Each of the ship’s builders was gifted with an iPod Shuffle—with the ship’s name engraved on the back—which comes with a note thanking them for their “hard work and craftsmanship”.

Watch the video of Venus’s debut below:



[via Taxi]


An interesting paper that just came out on the importance of Design for Growth and Prosperity in Europe, click HERE to read.


Jonathan Liberty along with the design firm Humanscope launch a Kickstarter project “digit”. Click HERE to see the project.


About digit:

As any designer, contractor or student knows… once you focus on your work it’s easy to misplace your pen or pencil.

For CNC Shop Owner Scott Pogue, the answer to his problem came from the mind of a child, his son William. William told him to strap his pencil to his finger. After quickly deciding that his son was on to something, he began creating concepts.

Scott took his concepts to Humanscope; a Canadian based product development firm. Once the project reached the team at Humanscope, the team created the new DIGIT.

The design team says “The DIGIT is unique .Made of thermoplastic rubber, rigid thermoplastic and elastic webbing , DIGIT is fully adjustable to fit a wide range of sizes. The DIGIT holds your pencil in a comfortable writing or sketching position.” The DIGIT is the answer to Scott’s problem and yours!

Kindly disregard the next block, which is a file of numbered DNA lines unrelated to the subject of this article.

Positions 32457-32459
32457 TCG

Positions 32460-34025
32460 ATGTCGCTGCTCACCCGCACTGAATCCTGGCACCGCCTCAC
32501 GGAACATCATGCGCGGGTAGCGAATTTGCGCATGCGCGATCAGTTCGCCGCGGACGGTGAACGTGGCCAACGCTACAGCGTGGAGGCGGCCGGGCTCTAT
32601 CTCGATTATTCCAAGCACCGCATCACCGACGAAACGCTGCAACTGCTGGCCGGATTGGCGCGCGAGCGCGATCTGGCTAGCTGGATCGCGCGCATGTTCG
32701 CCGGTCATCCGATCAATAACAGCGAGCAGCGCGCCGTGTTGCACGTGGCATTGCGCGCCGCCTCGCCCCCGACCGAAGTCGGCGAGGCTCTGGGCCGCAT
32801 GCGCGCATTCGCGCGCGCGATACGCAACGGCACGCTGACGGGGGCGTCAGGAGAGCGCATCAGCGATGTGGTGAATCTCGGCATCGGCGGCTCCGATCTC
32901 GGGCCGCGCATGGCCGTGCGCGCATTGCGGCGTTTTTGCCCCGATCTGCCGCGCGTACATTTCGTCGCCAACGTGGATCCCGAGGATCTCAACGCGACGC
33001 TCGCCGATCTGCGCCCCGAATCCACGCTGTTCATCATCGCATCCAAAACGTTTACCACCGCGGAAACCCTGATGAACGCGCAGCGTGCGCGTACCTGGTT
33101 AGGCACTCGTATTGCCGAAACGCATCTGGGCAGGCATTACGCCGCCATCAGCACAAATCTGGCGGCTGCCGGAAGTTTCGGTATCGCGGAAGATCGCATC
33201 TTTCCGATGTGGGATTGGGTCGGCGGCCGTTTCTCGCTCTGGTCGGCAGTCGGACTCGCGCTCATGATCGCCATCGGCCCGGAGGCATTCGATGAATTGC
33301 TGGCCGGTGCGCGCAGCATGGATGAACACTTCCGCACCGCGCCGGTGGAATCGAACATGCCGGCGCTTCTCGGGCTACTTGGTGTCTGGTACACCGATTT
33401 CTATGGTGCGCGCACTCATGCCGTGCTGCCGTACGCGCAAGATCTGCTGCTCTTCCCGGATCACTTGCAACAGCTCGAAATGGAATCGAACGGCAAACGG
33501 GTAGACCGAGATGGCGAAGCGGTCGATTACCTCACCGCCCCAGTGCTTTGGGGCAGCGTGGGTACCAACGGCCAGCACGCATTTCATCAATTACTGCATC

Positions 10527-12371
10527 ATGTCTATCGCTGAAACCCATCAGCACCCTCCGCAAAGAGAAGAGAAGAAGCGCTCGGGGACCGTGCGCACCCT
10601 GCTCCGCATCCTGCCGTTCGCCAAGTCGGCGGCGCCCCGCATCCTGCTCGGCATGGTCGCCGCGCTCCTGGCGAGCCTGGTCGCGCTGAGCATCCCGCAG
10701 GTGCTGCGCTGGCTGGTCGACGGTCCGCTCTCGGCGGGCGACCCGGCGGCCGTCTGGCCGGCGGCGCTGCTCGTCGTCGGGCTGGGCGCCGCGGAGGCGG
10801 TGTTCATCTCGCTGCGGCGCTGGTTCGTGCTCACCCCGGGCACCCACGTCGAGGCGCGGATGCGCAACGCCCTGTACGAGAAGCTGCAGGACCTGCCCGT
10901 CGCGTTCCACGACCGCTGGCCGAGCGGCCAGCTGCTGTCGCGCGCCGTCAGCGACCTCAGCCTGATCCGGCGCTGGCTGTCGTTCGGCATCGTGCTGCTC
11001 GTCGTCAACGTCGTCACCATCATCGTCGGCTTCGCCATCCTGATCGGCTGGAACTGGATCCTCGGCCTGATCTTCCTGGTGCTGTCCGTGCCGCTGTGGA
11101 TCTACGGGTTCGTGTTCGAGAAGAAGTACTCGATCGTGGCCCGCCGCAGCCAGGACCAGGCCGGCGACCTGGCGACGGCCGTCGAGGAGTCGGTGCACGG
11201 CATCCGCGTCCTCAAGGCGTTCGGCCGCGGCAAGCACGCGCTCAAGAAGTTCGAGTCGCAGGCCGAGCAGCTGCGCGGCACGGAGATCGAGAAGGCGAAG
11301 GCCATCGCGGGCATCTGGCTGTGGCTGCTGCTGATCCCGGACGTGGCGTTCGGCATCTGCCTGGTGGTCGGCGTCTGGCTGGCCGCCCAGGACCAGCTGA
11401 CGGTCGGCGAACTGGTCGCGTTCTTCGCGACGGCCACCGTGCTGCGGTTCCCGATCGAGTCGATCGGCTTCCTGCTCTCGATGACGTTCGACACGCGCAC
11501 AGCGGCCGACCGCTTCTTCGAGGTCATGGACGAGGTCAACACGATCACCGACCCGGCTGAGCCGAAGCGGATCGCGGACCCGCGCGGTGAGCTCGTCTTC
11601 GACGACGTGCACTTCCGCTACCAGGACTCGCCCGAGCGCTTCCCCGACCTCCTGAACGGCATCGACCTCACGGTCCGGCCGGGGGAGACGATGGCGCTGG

For only $10 a DIGIT, you can buy a DIGIT for you or all the SCOTT’s in your life! P.S. William says thank you!!

What makes digit unique
The thermoplastic elastomer, with a specific durometer, holds your pen firmly in place while allowing it to easily flex for writing.
The innovative adjustable strap design is very quick and easy, with no screws, glue or threads.
The digit is very comfortable. Unlike other pen or stylus holders that force you to grip the pen in a weird way, the digit flexes easily and sits as your pen normally would. The digit is simple. Hold your pen how you like. Let go and repeat.

About Humanscope:
Humanscope is a product design and development company that provides integrated research, design, development, and manufacturing services. We help businesses connect with their audience and maximize marketing opportunities. Our team of designers and engineers work with our clients to create meaningful, innovative product solutions that improve the human experience.